History of the Yosemite area
For over 3,000 years Sierra Miwok, Mono, Paiute, and other Native American groups have lived in the central Sierra Nevada region of California. When European Americans first visited the area that would later become Yosemite National Park, a band of Native Americans called the Ahwahnechee lived in Yosemite Valley. The California Gold Rush in the mid-19th century greatly increased the number of non-indigenous people in the region. Tensions between Native Americans and white settlers escalated into the Mariposa War. As part of this conflict, settler James Savage led the Mariposa Battalion into Yosemite Valley in 1851, in pursuit of Ahwaneechees led by Chief Tenaya. Accounts from the battalion, especially from Dr. Lafayette Bunnell, popularized Yosemite Valley as a scenic wonder.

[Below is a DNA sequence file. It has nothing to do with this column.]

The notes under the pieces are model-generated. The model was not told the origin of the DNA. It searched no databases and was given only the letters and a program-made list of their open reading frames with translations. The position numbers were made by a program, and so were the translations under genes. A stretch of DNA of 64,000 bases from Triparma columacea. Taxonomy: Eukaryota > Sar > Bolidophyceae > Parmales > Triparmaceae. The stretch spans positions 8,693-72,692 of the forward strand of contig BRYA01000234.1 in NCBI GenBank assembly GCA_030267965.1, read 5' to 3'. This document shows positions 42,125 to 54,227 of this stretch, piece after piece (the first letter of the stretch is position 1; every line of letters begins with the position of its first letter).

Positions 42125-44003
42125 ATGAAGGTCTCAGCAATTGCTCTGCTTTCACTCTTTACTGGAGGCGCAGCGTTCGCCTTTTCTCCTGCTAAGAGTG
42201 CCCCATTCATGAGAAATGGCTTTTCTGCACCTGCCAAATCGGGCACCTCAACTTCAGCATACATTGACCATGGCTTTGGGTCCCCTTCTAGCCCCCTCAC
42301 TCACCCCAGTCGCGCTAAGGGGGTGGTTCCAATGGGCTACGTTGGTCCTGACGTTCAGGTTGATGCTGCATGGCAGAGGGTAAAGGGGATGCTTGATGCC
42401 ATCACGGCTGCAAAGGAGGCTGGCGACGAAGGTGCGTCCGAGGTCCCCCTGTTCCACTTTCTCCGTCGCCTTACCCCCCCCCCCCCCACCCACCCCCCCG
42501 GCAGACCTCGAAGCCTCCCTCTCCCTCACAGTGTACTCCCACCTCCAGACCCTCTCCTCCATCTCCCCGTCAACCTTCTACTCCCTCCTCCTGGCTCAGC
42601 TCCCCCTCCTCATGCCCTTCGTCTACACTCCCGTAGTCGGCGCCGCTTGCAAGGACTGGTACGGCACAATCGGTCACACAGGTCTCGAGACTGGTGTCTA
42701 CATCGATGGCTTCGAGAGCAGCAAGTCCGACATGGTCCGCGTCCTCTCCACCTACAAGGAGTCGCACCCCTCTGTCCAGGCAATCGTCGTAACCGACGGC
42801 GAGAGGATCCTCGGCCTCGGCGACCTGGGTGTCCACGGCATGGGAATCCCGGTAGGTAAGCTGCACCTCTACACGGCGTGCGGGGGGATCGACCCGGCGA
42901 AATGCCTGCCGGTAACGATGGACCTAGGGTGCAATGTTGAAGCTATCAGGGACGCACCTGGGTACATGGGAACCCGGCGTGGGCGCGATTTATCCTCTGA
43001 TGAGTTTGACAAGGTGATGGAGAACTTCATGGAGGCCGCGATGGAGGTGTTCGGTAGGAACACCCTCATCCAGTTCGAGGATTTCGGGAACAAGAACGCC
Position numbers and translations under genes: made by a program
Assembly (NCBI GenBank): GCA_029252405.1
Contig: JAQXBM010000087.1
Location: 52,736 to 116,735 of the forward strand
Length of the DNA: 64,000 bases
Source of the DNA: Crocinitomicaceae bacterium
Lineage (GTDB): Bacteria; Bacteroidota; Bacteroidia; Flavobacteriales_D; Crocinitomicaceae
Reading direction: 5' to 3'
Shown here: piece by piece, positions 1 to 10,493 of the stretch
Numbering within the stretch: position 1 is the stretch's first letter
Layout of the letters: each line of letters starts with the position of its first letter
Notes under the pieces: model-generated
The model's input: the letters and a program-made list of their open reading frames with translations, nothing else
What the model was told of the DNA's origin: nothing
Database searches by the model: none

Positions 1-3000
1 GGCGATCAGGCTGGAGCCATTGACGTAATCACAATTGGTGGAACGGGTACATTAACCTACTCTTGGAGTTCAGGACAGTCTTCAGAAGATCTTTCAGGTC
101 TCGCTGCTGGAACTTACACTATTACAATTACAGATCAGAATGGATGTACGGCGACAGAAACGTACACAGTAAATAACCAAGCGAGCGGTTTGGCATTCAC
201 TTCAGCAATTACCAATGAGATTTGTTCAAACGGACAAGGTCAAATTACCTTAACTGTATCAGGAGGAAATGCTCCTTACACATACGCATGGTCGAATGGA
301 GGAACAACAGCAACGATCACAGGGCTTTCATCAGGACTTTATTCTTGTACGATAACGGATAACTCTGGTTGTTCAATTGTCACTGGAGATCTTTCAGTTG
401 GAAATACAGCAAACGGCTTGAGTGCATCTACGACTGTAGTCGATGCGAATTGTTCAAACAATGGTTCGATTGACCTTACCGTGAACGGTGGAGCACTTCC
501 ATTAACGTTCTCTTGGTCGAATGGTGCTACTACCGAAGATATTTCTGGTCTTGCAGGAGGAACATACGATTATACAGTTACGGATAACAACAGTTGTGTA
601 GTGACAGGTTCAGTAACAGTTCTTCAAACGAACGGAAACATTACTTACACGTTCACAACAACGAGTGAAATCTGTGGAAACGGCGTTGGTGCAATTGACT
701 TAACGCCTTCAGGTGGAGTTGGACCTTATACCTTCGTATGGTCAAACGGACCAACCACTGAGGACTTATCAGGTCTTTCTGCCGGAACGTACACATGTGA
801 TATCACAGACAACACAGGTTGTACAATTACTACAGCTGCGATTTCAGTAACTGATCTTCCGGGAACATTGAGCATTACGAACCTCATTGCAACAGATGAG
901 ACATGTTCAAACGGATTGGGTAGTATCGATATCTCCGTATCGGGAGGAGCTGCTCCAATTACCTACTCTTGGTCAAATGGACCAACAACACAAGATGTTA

In 1864, Yosemite Valley and the Mariposa Grove of giant sequoia trees were transferred from federal to state ownership. Yosemite pioneer Galen Clark became the park’s first guardian. Conditions in Yosemite Valley were made more hospitable to people and access to the park was improved in the late 19th century. Naturalist John Muir and others became increasingly alarmed about the excessive exploitation of the area. Their efforts helped establish Yosemite National Park in 1890. Yosemite Valley and the Mariposa Grove were added to the national park in 1906.
The United States Army had jurisdiction over the national park from 1891 to 1914, followed by a brief period of civilian stewardship. The newly formed National Park Service took over the park’s administration in 1916. Improvements to the park helped to increase visitation during this time. Preservationists led by Muir and the Sierra Club failed to save Hetch Hetchy Valley from becoming a reservoir in 1923. In 1964, 89 percent of the park was set aside in a highly protected wilderness area, and other protected areas were added adjacent to the park. The once-famous Yosemite Firefall, created by pushing red hot embers off a cliff near Glacier Point at night, was discontinued in the mid-to-late 20th century along with other activities that were deemed to be inconsistent with protection of the national park.